After opening up about her experience on America's Got Talent and her "own problems" with NBC on The Talk on Monday, Sharon Osbourne is offering words of advice to Gabrielle Union.
"She's got to stick to the way she feels, and if she feels that she wasn't treated well, and respectfully, that's her journey. And that's her story," Osbourne told ET's Kevin Frazier backstage at The Talk on Tuesday. "I thought she was great, it's not my show."
Shortly after news broke of Union's departure from the variety competition show last month, her husband, Dwyane Wade, claimed she was fired, prompting celebrity friends and fans to speak out in support of the actress on social media.
A Variety report published last month claimed that before Union's exit, she had urged producers of the show to report concerns about the show's workplace culture to NBC's Human Resources department. According to Variety, among the alleged incidents that occurred during Union's time on the show were racially insensitive jokes and acts on the show, as well as specific critical network notes on her hairstyles, which were allegedly deemed "too black" for the AGT audience. A network insider denied the volume of those notes to Variety, claiming that there were only notes about "hair continuity" for both her and Julianne Hough.
On Tuesday's episode of The Talk, Osbourne, who was a judge on AGT from seasons 2-7, said the show is a "boys club," where the female judges are paid less than the men. She reiterated her "boys club" claims to ET, saying all AGT decisions run through executive producer Simon Cowell.
"Simon owns the show, he can do whatever he wants...he can work with whoever he wants," she explained. "I'm not saying that in a passive-aggressive way -- he's earned the right to sit next to whoever he wants to sit next to. And that's it, that's the industry we work in."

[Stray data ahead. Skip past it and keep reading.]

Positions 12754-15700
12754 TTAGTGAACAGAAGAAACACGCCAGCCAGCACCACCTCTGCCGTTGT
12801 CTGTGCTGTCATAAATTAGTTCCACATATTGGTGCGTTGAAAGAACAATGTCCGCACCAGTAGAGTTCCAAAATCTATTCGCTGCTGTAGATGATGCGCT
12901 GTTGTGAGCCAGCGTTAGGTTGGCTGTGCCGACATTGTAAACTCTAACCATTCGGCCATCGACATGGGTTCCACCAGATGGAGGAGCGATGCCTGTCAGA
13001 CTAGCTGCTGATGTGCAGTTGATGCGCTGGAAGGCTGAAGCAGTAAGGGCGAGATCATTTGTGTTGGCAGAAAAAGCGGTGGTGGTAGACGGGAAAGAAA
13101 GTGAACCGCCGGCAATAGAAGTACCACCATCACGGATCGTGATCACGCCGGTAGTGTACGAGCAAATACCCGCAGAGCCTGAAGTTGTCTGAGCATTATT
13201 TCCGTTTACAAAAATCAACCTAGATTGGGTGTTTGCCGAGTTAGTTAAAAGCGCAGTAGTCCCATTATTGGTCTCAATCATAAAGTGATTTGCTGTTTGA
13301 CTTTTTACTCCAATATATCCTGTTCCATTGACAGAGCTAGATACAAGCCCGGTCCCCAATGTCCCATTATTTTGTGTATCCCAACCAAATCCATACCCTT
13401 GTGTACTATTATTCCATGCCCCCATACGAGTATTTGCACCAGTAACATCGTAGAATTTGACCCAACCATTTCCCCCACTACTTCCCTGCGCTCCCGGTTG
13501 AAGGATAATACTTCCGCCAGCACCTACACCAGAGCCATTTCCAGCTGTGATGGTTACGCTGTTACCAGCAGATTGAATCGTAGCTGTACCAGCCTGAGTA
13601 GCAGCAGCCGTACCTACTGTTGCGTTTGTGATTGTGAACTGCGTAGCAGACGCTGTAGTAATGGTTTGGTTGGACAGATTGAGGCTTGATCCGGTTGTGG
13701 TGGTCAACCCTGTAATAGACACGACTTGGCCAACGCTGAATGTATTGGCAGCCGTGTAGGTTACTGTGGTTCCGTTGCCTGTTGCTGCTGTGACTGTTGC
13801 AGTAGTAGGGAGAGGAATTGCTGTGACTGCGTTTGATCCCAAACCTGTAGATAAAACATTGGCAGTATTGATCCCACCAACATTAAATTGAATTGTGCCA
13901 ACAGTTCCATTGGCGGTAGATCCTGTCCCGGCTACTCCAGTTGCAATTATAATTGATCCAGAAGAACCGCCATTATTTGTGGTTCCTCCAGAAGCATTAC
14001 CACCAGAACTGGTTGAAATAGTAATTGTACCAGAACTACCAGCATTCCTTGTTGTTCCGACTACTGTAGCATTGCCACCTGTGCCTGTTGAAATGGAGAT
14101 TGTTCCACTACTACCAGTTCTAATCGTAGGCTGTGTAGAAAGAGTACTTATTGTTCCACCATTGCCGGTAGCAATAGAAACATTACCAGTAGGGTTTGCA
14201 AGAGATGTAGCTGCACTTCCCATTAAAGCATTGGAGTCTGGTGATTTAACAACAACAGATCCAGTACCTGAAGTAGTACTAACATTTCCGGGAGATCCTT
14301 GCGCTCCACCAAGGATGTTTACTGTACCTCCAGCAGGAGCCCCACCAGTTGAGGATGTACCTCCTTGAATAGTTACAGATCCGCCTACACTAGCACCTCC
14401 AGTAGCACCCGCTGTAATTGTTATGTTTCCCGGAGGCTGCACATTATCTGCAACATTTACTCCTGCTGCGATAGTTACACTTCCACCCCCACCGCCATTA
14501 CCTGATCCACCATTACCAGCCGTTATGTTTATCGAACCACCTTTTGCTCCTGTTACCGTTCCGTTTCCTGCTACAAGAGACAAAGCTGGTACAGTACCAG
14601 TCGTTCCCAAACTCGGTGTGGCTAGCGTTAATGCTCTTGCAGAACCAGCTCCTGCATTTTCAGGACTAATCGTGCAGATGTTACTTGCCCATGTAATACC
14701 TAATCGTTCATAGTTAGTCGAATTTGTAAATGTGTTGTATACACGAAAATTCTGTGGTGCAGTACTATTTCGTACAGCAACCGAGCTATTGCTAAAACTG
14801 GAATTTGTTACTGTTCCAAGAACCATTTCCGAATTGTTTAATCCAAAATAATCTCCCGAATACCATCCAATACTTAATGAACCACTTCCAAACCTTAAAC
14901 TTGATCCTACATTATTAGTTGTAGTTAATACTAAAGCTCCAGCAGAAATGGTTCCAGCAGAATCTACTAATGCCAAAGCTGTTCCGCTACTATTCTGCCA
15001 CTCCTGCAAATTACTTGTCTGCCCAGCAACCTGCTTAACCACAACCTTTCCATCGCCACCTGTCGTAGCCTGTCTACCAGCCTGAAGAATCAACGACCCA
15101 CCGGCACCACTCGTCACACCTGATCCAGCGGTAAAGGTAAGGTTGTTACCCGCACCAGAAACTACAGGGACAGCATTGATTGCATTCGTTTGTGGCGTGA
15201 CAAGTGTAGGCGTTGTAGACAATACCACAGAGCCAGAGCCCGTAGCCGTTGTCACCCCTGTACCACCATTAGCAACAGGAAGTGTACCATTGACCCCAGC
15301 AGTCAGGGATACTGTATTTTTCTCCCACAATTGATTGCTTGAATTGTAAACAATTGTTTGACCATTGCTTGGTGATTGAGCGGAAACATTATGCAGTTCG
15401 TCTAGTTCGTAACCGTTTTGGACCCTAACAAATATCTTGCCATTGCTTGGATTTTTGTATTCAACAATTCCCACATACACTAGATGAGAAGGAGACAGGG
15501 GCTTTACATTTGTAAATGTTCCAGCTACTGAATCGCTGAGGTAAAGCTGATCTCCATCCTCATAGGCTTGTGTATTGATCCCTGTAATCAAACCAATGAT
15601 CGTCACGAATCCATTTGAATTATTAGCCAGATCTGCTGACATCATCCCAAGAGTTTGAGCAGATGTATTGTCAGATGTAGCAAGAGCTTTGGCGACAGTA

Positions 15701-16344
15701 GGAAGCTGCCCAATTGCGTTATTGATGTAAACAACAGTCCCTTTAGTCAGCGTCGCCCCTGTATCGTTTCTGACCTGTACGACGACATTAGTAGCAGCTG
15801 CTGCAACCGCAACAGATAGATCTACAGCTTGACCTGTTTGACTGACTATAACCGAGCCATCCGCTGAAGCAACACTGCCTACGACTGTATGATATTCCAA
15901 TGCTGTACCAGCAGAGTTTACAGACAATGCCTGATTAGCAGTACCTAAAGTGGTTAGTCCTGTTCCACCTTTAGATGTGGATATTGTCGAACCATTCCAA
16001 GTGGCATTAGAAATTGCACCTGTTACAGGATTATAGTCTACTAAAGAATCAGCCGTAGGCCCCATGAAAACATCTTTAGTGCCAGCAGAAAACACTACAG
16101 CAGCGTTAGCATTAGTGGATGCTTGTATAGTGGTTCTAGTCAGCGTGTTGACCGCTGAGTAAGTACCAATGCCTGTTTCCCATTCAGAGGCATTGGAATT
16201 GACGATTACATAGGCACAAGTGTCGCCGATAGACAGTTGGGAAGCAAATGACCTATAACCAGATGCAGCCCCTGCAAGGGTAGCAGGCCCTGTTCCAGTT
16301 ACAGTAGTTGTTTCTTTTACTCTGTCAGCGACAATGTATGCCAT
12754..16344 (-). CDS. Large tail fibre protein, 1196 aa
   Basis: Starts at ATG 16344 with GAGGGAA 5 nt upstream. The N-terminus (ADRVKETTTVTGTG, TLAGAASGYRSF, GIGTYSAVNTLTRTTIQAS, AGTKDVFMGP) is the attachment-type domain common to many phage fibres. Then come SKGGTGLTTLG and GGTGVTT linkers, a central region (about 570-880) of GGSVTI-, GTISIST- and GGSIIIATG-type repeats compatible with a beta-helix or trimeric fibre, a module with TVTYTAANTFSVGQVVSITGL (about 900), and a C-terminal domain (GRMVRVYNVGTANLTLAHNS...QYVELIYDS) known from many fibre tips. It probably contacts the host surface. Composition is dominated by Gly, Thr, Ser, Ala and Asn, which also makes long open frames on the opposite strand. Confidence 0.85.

"And Simon, historically, when he works on a show, he constantly changes the people on the panel. He does it with all his shows in England, and here, he does it all the time. And he's got the right to do it."
Osbourne previously claimed on The Talk that Cowell fired her from the British singing competition The X Factor for being "too old," and told ET that the media mogul "always likes to have whoever's hot at that time on his panel."
"I don't think it's served him in the past, but that's my opinion and I'm entitled to my opinion," she continued. "You can have the hottest, newest taste in town, but it doesn't mean they're right for your panel."
Of her departure from The X Factor, she added, "He said he wanted young blood, and he got young blood. And the ratings went down. Not saying that they were checking in for me, but sometimes, the newest, bestest taste in town isn't always right for his sort of shows."
Former AGT judge Howard Stern spoke out on Monday about the "toxic culture" at the show. "[Cowell] sets it up that the men stay no matter how ugly they are, no matter how old they are, no matter how fat they are, no matter how talentless they are," he said on his SiriusXM show, referring to how Cowell casts the show's judges. "What he manages to do on all his shows is he constantly replaces the hot chicks with hotter chicks and younger chicks. Which is so obvious."
"It's the way he feels," Osbourne said of Stern's comments. "I agree with a lot of it, and he's got the right to say what he feels, the same as Simon's got the right to do whatever he wants on his show."
"Everybody's experience working on a show is different," she added, joking that any inappropriate comments behind the scenes during her tenure likely came from her own "potty mouth." "I loved the show, I loved the crew, I loved everybody on the panel. I just had an absolute blast on the show."
As for the additional reports that Cowell smokes indoors on set -- which is against the law in California -- Osbourne laughed, "Of course, Simon smokes on set, he was born with a cigarette in his mouth!... It's Simon, it's his show, he can set himself on fire if he wants!"
A source recently told ET that although Union is "done with AGT," it's her hope that she can "work with NBC to help improve the culture surrounding the show and studio."
"Gabrielle has always been an activist and wants to make positive change so nothing like this happens again," the source said.
In a new statement to ET on Sunday, NBC, Fremantle and Syco said they were working with the actress to hear her concerns. "We remain committed to ensuring a respectful workplace for all employees and take very seriously any questions about workplace culture. We are working with Ms. Union through her representatives to hear more about her concerns, following which we will take whatever next steps may be appropriate," the statement read.
See more on the controversy in the video below.